At the end of 2020, 155 commercial aircraft were converted to transport cargo in the cabin, in view of the demand for medical supplies to face the COVID-19 pandemic and to mitigate the economic impact caused by the closure of borders. Cirium Aviation data researcher Bin He mentioned that at the beginning of the health crisis Chinese companies distributed essential cargo across the country on board passenger jets, but also placed on seats.
"But as it intensified and global demand increased rapidly, it became clear that airlines needed a more radical solution," he explained in his Cabin cargo: a bright spot analysis. In that country, he said, 38 aircraft belonging to 10 different airlines were modified, just over half of those aircraft are Airbus A330s, 14 of them operated by China Eastern Airlines. "China Eastern started operating flights where boxes were carried on the seats, but in March they were removing the seats completely, further maximizing the cargo capacity of each aircraft.
The A330 has been a very popular vehicle for these operations, representing the 31% of the fleet ”, he stated. Similarly, Lufthansa converted 10 of its A330 aircraft after approval for its subsidiary Lufthansa Technik to modify these units, although some have already had their seats reinstalled, allowing them to return to passenger service. In addition to 49 A330s, 45 Boeing 777s from 16 different airlines were converted, including those from Emirates which has modified 10 777-300ERs to operate as mini freighters, each of which had 360 seats, 305 have been eliminated, creating space to transport 17 tons of cargo, additional to the 50 tons in the warehouse, to name a few.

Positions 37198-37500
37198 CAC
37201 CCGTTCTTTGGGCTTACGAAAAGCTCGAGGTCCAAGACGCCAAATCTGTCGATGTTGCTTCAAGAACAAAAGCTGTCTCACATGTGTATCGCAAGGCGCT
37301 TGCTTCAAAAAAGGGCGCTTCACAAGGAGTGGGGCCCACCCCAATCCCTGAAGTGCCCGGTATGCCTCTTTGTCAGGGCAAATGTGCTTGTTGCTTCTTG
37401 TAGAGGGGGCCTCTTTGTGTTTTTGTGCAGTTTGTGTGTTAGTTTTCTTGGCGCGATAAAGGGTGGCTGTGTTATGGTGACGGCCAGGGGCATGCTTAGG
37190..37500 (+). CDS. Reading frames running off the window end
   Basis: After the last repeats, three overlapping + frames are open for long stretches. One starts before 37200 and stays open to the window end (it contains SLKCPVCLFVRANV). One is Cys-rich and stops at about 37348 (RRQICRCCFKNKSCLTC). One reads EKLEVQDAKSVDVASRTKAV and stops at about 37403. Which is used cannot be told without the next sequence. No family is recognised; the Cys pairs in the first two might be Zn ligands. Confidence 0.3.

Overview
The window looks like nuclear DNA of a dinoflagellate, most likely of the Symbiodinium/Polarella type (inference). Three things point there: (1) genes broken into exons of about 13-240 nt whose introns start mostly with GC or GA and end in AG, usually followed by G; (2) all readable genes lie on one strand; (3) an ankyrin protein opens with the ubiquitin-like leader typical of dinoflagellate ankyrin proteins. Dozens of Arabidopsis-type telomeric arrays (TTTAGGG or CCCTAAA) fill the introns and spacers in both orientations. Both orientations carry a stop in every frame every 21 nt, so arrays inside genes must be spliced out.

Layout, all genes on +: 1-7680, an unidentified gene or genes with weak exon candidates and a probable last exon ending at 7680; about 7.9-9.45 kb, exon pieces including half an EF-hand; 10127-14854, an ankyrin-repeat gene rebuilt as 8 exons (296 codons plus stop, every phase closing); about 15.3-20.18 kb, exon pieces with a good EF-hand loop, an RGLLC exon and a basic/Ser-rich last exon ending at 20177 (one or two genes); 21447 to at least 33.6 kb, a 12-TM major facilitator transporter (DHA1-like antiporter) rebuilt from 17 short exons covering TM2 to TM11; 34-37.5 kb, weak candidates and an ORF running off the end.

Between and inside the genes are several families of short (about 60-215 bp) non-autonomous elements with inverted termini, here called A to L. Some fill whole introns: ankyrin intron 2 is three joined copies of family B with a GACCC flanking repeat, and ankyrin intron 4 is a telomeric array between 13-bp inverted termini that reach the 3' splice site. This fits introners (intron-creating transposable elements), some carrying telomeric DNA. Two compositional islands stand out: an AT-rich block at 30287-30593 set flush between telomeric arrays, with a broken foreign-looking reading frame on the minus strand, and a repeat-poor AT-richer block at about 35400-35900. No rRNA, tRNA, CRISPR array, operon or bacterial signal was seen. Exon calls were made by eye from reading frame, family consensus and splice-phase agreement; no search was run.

According to the analysis, the regions with the most transformations were Asia-Pacific and Europe, with 62 and 58 aircraft, followed by the Middle East with 12, North America with 9, Latin America with 8 and Africa with 6. So far, 60 aircraft, equivalent to 39% of the cabin cargo fleet, have completed their tasks, so most have returned to passenger service. Chris Seymour, Ascend by Cirium's head of market analysis, said that early in the pandemic there was an urgent need to move cargo quickly. “Now that things have settled down, airlines are looking at how to move cargo profitably.
Loading cargo in cabins requires a great deal of labor, compared to cargo in the belly of aircraft. Given that global demand continues to evolve rapidly, it is difficult to make predictions for the medium or long term, ”he said.
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